Thomas F. Haddox

Thomas F. Haddox is professor of English at the University of Tennessee. He is the author of Fears and Fascinations: Representing Catholicism in the American South (Fordham University Press, 2005) and of Hard Sayings: The Rhetoric of Christian Orthodoxy in Late Modern Fiction (Ohio State University Press, 2013), and he is also the coeditor, with Allen Dunn, of The Limits of Literary Historicism (University of Tennessee Press, 2011). He has served on the Editorial Advisory Board of The Flannery O’Connor Review since 2018.

Institute Discussion

Looking primarily at O’Connor’s novel The Violent Bear It Away, I will be considering how O’Connor engages not only with disability, but also with political and medical discourses (including eugenics and public health) that seek to define, predict, and control human life. My discussion will be informed by the work of Michel Foucault and Giorgio Agamben on biopolitics.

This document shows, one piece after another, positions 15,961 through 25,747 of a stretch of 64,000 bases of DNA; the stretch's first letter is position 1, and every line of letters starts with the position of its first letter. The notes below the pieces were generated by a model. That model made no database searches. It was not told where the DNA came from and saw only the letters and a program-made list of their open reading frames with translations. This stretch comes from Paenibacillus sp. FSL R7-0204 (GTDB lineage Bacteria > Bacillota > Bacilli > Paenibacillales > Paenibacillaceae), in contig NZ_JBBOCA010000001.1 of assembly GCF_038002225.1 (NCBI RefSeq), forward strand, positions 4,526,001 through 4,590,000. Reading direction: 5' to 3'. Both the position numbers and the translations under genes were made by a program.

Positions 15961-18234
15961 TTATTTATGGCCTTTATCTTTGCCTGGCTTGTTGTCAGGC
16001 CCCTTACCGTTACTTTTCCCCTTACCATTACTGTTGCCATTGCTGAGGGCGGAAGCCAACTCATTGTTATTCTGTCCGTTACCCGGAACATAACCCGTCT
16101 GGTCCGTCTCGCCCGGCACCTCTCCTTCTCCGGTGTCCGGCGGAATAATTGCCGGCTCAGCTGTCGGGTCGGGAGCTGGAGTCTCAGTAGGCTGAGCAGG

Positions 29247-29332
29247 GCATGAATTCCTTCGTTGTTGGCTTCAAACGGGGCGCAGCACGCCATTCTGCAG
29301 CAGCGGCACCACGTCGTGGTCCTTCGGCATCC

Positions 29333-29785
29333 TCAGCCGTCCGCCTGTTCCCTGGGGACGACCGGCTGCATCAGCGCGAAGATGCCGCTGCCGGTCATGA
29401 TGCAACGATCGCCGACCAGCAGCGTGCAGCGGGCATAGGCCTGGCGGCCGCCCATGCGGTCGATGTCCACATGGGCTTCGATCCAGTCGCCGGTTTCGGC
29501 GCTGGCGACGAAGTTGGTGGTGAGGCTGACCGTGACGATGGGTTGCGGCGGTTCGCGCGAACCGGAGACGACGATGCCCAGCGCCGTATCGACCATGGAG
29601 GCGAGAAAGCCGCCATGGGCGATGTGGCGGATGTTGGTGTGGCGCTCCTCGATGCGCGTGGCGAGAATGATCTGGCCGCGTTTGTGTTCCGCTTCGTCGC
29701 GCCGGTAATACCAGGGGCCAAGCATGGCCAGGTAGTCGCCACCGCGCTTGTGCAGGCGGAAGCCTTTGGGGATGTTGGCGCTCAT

Why Flannery O’Connor?

According to Sam Kriss, “We are living in an age of ambient unwellness.” O’Connor knew intimately the suffering caused by chronic illness and disability, but she was just as attuned to the “ambience” of the way we speak about them and to the way this ambience lends itself to politicization. In the wake of the COVID-19 pandemic and the measures taken by governments to limit its spread (lockdowns, mask and vaccine mandates), O’Connor’s thinking about disability, biopolitics, and ambient unwellness is especially timely.